In the dingly Dell

Next time you fly out of Heathrow airport, look down (if you have a window seat) at Windsor Castle. A microcosm of the UK we now live in is spread out before you – with one sweep of the eye you can take in a Royal residence dating back to the 12th century, Europe’s biggest city, the world’s busiest airport (by number of international passengers per year) and a patch of countryside that’s so ‘remote’ that a business situated therein has to rely on satellite broadband in order to get connected to the Net.

In the dingly Dell

No, I’m not joking about that last one. I invited myself to visit these chaps after pursuing a few server purchases through eBay. After making my third or fourth purchase, I thought it only polite to take a look at their operation and followed my satnav to a postcode from which I couldn’t see a single streetlamp, although above me, heading dead in line with the country lane I’d been following, was the one-airliner-per-minute stream out of Heathrow. By some bizarre trick of topography, the little farmhouse industrial development where they had their server refurbishment operation lay in a trough of inaccessibility, well beyond the two-mile(ish) limit for DSL connection from their nearest telephone exchange and with no easily visible line-of-sight dwellings that might have helped out with a wireless aerial boosted by a punched-through Pringles tube. (That shiny internal lining to the tube does tremendous things for reception and transmission over longer distances, it seems.)

Ironically enough, I was there to investigate the condition of some servers that this vendor was entirely happy to ship for me to Munich. Rather than take a smallish chance over condition, specification and packaging, I figured the price break on these machines was good enough to warrant paying them a visit: you can see what I was comparing my prices with by taking a look at www.tpc.org. The Dell 6650 may be a year or two out of date in physical chassis terms, but there’s no harm at all in taking it apart, stuffing in some of the top-of-the range Xeons and taking advantage of an architecture that’s powerful enough to sit in the heart of 280 SCSI disks, six front-end processors and 57,000 users (go and look at that page).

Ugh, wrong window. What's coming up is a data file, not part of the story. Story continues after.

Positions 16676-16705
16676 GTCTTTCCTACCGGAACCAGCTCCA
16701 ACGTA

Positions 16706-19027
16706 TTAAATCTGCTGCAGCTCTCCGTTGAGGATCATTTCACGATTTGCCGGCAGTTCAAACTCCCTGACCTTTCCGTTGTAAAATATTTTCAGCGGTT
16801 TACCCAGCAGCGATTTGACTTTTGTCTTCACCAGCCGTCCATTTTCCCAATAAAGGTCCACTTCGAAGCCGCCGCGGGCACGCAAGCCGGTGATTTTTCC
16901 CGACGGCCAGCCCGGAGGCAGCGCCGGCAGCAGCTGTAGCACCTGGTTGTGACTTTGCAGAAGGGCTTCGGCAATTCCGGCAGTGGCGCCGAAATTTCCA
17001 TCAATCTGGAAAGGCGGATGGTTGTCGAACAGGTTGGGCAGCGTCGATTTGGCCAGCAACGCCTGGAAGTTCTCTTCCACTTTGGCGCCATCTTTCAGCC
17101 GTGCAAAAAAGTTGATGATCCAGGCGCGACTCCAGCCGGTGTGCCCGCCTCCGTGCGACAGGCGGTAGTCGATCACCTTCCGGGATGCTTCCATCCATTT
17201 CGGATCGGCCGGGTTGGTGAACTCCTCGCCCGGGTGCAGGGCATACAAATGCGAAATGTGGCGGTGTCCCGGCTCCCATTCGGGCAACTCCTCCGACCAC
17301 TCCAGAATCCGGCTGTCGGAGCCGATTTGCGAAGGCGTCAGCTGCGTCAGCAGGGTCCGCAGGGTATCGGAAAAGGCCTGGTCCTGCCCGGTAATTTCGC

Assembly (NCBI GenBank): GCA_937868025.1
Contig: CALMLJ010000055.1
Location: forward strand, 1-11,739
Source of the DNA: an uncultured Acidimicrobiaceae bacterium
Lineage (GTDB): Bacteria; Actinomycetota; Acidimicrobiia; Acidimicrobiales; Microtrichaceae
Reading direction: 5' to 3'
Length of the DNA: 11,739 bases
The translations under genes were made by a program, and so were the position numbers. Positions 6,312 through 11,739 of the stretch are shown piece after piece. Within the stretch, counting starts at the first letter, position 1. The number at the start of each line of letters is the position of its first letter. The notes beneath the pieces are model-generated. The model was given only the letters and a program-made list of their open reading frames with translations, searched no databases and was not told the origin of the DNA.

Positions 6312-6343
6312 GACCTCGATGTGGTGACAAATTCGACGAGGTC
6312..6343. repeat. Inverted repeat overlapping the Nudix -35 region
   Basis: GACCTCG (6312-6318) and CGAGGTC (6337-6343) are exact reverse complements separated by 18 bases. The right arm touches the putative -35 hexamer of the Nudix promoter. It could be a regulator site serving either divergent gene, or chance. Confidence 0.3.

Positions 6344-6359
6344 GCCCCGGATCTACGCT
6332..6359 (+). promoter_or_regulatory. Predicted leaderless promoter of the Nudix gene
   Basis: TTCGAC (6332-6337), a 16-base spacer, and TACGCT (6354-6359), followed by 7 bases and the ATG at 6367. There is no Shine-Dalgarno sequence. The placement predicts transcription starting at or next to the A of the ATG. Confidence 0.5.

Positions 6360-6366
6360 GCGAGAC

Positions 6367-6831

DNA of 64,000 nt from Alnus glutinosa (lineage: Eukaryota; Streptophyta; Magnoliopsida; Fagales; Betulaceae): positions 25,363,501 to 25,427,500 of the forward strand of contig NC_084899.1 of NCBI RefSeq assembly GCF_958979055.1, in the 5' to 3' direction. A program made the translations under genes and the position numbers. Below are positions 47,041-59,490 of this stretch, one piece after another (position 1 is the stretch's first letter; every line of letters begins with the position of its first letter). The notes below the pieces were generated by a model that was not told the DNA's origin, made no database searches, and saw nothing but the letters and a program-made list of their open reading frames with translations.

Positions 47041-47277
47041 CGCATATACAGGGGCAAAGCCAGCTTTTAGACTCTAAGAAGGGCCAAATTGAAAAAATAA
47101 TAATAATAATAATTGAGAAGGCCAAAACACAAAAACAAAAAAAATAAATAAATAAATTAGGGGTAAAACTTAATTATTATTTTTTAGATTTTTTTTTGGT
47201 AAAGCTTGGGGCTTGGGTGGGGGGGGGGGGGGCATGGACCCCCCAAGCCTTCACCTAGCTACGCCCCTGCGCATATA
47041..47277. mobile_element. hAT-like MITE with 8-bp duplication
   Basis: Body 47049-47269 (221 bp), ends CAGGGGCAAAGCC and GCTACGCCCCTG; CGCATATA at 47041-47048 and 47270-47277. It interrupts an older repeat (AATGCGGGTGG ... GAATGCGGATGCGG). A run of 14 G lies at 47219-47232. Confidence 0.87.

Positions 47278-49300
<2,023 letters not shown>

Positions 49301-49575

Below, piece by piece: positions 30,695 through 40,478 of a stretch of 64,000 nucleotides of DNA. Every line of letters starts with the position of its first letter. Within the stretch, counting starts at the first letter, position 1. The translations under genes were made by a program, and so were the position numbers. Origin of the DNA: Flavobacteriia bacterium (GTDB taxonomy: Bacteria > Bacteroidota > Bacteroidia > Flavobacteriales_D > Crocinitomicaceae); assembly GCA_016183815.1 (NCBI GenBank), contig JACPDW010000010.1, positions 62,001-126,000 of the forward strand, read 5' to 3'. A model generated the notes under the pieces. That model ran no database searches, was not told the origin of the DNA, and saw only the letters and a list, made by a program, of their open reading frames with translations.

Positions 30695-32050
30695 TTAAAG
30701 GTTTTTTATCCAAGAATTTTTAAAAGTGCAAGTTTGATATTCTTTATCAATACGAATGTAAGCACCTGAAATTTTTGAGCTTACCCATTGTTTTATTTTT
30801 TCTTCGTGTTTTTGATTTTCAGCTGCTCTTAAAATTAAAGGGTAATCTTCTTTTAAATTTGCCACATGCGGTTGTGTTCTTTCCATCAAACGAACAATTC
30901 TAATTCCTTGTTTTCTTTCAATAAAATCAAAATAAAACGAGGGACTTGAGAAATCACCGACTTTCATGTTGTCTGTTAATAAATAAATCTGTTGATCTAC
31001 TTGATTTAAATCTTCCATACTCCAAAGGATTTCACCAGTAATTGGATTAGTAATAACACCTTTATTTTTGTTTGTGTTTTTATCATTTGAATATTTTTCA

I’m sure Dell will regard this recommendation as some kind of backhanded compliment. On the one hand, I once again find myself recommending Dell equipment. I like Dell servers a lot – one has been running continuously in the basement computer room here since mid-2000, so nobody can accuse me of arbitrary or shallow decisions. But I simply can’t abide the process of dealing with Dell the company. Its approach to selling is so single-mindedly focused on the salesman that any slightly novel requirement meets with a brick wall of unannounced restrictions, extra charges or simply blank incomprehension. So when I needed three servers of a decently flexible starting specification to be delivered within three weeks to Munich, I went back to my successful eBay vendor and pursued matters. No problem, he said, come and take a look and we can arrange shipping to Munich for £127.

Now here was a pause for all kinds of thought. While dealing with lots of different small business networks, I’ve found that the cost of shipping computers from place to place is a major influence on the way the IT service sector is prepared to do business – not because it costs £127 to move 250kg of Dell’s finest steel across Europe, but rather the opposite. Only a few weeks earlier this summer, at another client, we’d been debating the pros and cons of making a trip to Aberdeen to rescue some dead and dying PCs, because (to cut a long story short) it was looking like at least £450 a piece via any of the Big Four courier companies to ship these machines back to base, and that was just one way, not return.

Disclaimer: Some pages on this site may include an affiliate link. This does not effect our editorial in any way.

Todays Highlights
How to See Google Search History
how to download photos from google photos